What fear can do to us, and what we can do about our fears

June 12, 2013

Marg Herder: On Fear and the Paradox of Surrender
EEWC-Christian Feminism Today’s own Marg Herder wrote this essay as a guest post on Tony Jones’s Theoblogy blog on the Patheos website this past Monday, and I wanted to make sure all our “Link of the Day “readers didn’t miss it.  We live in an age when an atmosphere of fearfulness surrounds us constantly, as news reports remind us daily.  Marg speaks honestly about her experience of a constant lurking fear and then a surprisingly different, wonderful feeling in a safe place where the fear was lifted. She found the experience of such peace need not be ephemeral and dependent upon a physical place of safety, but that such peace can be inward and with her everywhere.  She writes: “In my case, I have found that the first step to overcoming the limitations imposed by my ingrained fearfulness is to turn my attention from the clanging cymbal of my ego and instead patiently cultivate the stillness that allows me to hear and act upon the sound of Her voice in my life and in the world. To surrender to God instead of my ego first requires my willingness to pry fear’s fingers off of my heart, so that it can beat freely to the pulse of Her love.”   Be sure to read the comments that came in after her article was posted.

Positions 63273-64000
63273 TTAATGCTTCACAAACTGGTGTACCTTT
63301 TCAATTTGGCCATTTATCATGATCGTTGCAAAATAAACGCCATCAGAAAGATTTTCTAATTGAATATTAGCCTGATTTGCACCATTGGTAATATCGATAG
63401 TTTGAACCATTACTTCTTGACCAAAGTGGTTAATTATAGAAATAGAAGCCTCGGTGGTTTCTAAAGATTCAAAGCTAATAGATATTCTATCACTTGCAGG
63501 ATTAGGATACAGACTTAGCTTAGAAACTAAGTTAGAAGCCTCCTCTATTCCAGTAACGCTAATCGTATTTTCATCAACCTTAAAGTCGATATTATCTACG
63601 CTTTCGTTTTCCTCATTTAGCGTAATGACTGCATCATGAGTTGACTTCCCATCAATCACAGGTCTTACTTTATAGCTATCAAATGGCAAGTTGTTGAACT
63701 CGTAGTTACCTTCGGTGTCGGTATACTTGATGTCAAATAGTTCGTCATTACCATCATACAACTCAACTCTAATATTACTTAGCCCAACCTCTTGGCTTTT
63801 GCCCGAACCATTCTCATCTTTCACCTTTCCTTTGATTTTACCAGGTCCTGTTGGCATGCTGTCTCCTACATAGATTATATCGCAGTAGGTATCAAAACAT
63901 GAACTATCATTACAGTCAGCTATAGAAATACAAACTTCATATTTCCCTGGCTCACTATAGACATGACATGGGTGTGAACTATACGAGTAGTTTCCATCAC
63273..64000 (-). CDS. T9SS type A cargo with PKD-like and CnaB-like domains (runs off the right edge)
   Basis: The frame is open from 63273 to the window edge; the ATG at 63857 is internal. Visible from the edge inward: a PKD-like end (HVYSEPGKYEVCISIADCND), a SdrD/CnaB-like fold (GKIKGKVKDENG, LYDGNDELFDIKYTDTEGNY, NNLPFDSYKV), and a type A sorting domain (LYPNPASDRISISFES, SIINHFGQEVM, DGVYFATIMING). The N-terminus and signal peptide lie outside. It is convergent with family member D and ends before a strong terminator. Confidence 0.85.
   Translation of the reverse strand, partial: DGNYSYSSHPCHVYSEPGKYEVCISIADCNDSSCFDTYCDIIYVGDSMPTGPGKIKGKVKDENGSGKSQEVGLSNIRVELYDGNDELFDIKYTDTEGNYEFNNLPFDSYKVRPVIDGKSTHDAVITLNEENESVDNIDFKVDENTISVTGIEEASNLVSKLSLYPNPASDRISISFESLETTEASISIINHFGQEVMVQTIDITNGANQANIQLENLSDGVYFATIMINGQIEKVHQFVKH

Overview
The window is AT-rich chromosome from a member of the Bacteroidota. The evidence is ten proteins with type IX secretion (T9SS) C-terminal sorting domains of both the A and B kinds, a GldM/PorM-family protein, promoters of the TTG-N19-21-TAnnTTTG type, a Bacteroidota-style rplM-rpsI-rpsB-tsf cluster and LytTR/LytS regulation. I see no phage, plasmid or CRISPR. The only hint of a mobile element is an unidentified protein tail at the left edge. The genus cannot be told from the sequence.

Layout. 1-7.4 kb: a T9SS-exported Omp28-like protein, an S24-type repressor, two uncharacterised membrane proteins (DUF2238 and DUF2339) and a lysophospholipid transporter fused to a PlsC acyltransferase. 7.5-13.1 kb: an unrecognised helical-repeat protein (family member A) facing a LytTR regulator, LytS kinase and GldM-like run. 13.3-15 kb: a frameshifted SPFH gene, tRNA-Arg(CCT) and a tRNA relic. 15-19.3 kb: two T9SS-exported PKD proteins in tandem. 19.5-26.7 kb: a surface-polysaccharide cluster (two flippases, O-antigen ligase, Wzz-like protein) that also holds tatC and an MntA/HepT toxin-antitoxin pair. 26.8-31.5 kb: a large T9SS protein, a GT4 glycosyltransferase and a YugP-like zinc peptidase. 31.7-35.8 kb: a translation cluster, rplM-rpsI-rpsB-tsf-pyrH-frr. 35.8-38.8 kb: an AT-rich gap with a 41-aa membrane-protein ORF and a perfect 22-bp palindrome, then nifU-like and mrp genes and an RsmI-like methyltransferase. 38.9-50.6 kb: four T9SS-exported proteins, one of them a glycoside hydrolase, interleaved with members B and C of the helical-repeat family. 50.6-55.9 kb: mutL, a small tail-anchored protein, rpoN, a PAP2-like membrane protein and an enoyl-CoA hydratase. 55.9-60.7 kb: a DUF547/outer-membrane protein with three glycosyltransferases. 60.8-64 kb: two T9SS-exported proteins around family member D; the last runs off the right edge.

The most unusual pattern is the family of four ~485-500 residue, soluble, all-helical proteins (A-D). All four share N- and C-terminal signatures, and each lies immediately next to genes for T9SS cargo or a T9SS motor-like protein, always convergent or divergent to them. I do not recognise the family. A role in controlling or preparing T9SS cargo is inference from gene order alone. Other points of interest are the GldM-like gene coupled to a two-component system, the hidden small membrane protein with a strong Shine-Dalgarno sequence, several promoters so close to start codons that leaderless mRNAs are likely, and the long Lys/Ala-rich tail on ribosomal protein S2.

Letha Dawson Scanzoni
Letha Dawson Scanzoni (1935-2024) was an independent scholar, writer, and editor, and the author or coauthor of nine books. In 1978, she and Virginia Ramey Mollenkott wrote Is the Homosexual My Neighbor?, one of the earliest books urging evangelical Christians to rethink their views on homosexuality (updated edition, 1994, HarperOne). More recently, Letha coauthored (with social psychologist David G. Myers) What God Has Joined Together: The Christian Case for Gay Marriage (HarperOne, 2005 and 2006). Another of Letha’s most well-known books is All We’re Meant to Be: Biblical Feminism for Today, coauthored with Nancy A. Hardesty (Word Books, 1974; revised edition, Abingdon, 1986; updated and expanded edition, Eerdmans, 1992). Letha served as editor of Christian Feminism Today in both its former print edition (EEWC Update) and its website for 19 years until her retirement in December 2013.